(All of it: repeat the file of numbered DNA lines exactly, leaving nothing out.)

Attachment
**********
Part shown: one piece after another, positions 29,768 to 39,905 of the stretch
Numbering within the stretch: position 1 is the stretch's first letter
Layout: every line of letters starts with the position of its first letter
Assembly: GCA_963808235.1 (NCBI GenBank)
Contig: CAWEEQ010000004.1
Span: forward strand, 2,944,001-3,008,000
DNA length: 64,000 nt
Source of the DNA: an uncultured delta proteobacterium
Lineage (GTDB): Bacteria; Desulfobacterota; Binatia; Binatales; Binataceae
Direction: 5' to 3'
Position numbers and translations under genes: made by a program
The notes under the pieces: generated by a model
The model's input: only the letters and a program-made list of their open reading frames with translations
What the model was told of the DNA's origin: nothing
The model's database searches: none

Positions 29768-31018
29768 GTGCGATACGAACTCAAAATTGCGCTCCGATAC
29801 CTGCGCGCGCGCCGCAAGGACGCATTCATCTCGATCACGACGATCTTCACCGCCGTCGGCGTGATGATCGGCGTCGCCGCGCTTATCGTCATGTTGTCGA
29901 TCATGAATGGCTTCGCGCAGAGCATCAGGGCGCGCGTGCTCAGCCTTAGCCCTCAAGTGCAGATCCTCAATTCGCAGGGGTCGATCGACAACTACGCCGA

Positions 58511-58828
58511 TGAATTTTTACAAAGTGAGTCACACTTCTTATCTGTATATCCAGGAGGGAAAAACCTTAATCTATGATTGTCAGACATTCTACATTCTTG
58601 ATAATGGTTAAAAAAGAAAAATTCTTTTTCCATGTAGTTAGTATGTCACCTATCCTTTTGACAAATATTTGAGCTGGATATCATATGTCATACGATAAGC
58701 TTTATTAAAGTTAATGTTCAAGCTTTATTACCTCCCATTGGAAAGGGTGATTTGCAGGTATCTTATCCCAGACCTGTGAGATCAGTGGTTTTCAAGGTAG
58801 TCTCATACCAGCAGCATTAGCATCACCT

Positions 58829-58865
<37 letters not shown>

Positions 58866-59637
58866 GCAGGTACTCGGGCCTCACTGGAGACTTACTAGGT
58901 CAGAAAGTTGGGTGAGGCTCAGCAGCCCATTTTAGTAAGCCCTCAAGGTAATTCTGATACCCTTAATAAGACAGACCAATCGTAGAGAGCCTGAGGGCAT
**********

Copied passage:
Part shown: one piece after another, positions 29,768 to 39,905 of the stretch
Numbering within the stretch: position 1 is the stretch's first letter
Layout: every line of letters starts with the position of its first letter
Assembly: GCA_963808235.1 (NCBI GenBank)
Contig: CAWEEQ010000004.1
Span: forward strand, 2,944,001-3,008,000
DNA length: 64,000 nt
Source of the DNA: an uncultured delta proteobacterium
Lineage (GTDB): Bacteria; Desulfobacterota; Binatia; Binatales; Binataceae
Direction: 5' to 3'
Position numbers and translations under genes: made by a program
The notes under the pieces: generated by a model
The model's input: only the letters and a program-made list of their open reading frames with translations
What the model was told of the DNA's origin: nothing
The model's database searches: none

Positions 29768-31018
29768 GTGCGATACGAACTCAAAATTGCGCTCCGATAC
29801 CTGCGCGCGCGCCGCAAGGACGCATTCATCTCGATCACGACGATCTTCACCGCCGTCGGCGTGATGATCGGCGTCGCCGCGCTTATCGTCATGTTGTCGA
29901 TCATGAATGGCTTCGCGCAGAGCATCAGGGCGCGCGTGCTCAGCCTTAGCCCTCAAGTGCAGATCCTCAATTCGCAGGGGTCGATCGACAACTACGCCGA

Positions 58511-58828
58511 TGAATTTTTACAAAGTGAGTCACACTTCTTATCTGTATATCCAGGAGGGAAAAACCTTAATCTATGATTGTCAGACATTCTACATTCTTG
58601 ATAATGGTTAAAAAAGAAAAATTCTTTTTCCATGTAGTTAGTATGTCACCTATCCTTTTGACAAATATTTGAGCTGGATATCATATGTCATACGATAAGC
58701 TTTATTAAAGTTAATGTTCAAGCTTTATTACCTCCCATTGGAAAGGGTGATTTGCAGGTATCTTATCCCAGACCTGTGAGATCAGTGGTTTTCAAGGTAG
58801 TCTCATACCAGCAGCATTAGCATCACCT

Positions 58829-58865
<37 letters not shown>

Positions 58866-59637
58866 GCAGGTACTCGGGCCTCACTGGAGACTTACTAGGT
58901 CAGAAAGTTGGGTGAGGCTCAGCAGCCCATTTTAGTAAGCCCTCAAGGTAATTCTGATACCCTTAATAAGACAGACCAATCGTAGAGAGCCTGAGGGCAT